It feels like I’ve been trying to get better my whole life.
I was trying to get better in primary school when I carried a small cooler pack of homeopathic remedies with me everywhere I went. And I was trying to get better in high school when a naturopath put me on a special diet and my mum and I tried to make our own gluten-free bagels and bread.
And I was trying to get better in my twenties when I rebuilt my life from the ground up in an effort to cure my terrible eczema and the crushing fatigue that was left in its wake.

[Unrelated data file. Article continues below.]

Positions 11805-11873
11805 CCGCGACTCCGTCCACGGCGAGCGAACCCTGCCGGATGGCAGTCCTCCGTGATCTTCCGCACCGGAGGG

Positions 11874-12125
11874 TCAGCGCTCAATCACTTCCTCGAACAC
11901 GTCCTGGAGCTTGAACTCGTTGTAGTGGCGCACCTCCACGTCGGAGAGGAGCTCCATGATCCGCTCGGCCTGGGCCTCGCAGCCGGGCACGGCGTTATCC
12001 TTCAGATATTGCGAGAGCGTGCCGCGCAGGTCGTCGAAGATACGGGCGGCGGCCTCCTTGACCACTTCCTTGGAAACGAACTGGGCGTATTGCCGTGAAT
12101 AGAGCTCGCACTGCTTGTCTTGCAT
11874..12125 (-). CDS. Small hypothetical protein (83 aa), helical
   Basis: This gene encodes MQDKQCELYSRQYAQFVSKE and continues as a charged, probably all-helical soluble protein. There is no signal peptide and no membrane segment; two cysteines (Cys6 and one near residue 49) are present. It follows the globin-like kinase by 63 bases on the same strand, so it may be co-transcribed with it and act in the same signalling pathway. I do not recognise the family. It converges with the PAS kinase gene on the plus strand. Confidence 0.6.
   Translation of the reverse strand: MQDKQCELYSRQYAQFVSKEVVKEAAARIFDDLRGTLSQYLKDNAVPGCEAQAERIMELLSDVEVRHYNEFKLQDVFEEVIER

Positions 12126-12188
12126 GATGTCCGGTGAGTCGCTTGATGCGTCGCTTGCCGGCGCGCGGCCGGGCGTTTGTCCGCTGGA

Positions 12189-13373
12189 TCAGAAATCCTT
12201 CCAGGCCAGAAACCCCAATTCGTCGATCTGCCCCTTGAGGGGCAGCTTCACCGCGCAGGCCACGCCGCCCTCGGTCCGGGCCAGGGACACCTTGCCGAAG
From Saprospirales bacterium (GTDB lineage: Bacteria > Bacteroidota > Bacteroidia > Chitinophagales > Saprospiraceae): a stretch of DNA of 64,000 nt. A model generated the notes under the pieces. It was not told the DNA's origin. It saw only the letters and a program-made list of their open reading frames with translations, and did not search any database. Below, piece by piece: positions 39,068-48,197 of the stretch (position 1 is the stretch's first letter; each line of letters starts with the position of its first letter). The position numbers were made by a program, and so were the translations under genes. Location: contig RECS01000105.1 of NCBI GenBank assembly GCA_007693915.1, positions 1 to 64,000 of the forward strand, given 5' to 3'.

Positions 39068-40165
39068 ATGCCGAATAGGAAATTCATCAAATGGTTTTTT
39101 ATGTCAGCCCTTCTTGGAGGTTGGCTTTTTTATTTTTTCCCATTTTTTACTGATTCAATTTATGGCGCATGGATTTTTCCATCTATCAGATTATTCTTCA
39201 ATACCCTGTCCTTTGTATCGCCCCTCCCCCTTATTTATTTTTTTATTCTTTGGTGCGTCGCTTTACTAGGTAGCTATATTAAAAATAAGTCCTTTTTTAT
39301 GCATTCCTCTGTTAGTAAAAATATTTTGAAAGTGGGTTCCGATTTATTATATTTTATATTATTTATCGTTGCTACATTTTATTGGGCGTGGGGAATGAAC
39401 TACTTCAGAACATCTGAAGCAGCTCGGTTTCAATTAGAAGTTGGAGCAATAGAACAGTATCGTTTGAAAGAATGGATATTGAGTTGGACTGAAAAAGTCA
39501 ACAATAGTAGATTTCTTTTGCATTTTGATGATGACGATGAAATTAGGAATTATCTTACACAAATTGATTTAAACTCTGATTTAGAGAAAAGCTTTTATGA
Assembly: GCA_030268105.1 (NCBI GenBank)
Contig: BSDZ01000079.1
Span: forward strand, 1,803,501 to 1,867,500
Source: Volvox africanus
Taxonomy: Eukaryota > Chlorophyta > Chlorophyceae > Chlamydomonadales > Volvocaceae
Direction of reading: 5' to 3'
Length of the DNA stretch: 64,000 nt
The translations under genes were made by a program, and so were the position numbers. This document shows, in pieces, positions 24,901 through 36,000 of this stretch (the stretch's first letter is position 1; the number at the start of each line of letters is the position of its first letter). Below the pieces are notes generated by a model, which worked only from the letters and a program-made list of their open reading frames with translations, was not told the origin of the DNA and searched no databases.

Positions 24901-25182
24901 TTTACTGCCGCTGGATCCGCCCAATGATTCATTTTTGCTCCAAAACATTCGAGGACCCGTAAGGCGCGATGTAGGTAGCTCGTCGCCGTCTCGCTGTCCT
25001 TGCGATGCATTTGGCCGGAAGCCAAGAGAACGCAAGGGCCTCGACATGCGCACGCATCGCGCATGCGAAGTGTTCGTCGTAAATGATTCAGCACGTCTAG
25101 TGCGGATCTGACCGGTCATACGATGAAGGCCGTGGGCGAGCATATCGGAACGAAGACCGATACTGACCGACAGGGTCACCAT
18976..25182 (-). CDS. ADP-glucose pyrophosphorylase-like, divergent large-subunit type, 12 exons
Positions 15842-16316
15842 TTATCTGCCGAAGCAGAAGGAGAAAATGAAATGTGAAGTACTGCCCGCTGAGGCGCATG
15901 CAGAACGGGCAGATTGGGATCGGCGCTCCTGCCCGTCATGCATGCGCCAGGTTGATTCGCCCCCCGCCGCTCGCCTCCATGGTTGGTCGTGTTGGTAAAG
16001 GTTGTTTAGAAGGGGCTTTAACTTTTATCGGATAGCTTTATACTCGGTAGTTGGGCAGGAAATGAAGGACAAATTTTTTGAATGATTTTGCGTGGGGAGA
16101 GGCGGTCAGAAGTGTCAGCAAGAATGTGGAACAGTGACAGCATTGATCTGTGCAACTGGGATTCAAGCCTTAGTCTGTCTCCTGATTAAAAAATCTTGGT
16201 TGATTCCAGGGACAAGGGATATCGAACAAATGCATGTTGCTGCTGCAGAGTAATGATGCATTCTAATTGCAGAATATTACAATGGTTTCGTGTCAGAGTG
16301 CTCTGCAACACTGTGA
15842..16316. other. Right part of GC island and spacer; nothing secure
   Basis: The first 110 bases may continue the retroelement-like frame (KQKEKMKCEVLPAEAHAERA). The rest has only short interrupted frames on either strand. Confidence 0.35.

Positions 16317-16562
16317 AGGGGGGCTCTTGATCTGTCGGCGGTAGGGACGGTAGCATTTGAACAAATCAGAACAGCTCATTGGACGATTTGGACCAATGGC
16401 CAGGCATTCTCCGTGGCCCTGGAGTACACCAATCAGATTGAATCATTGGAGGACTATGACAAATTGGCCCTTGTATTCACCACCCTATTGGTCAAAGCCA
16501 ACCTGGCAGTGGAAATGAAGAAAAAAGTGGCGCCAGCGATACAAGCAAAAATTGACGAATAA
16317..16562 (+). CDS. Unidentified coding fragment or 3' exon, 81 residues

WATCH: Sarah Wilson on why women burnout, get tired and sick. Post continues below.
In these and many other moments, I thought of my complaints as stubborn but not chronic. With each new protocol, I thought I was one step closer to getting better.
The great thing about trying to get better is that it lets you feel like you have some control over your circumstances, like you’re taking action about your health. The terrible thing about trying to get better is that it might not work, and nobody wants to admit that.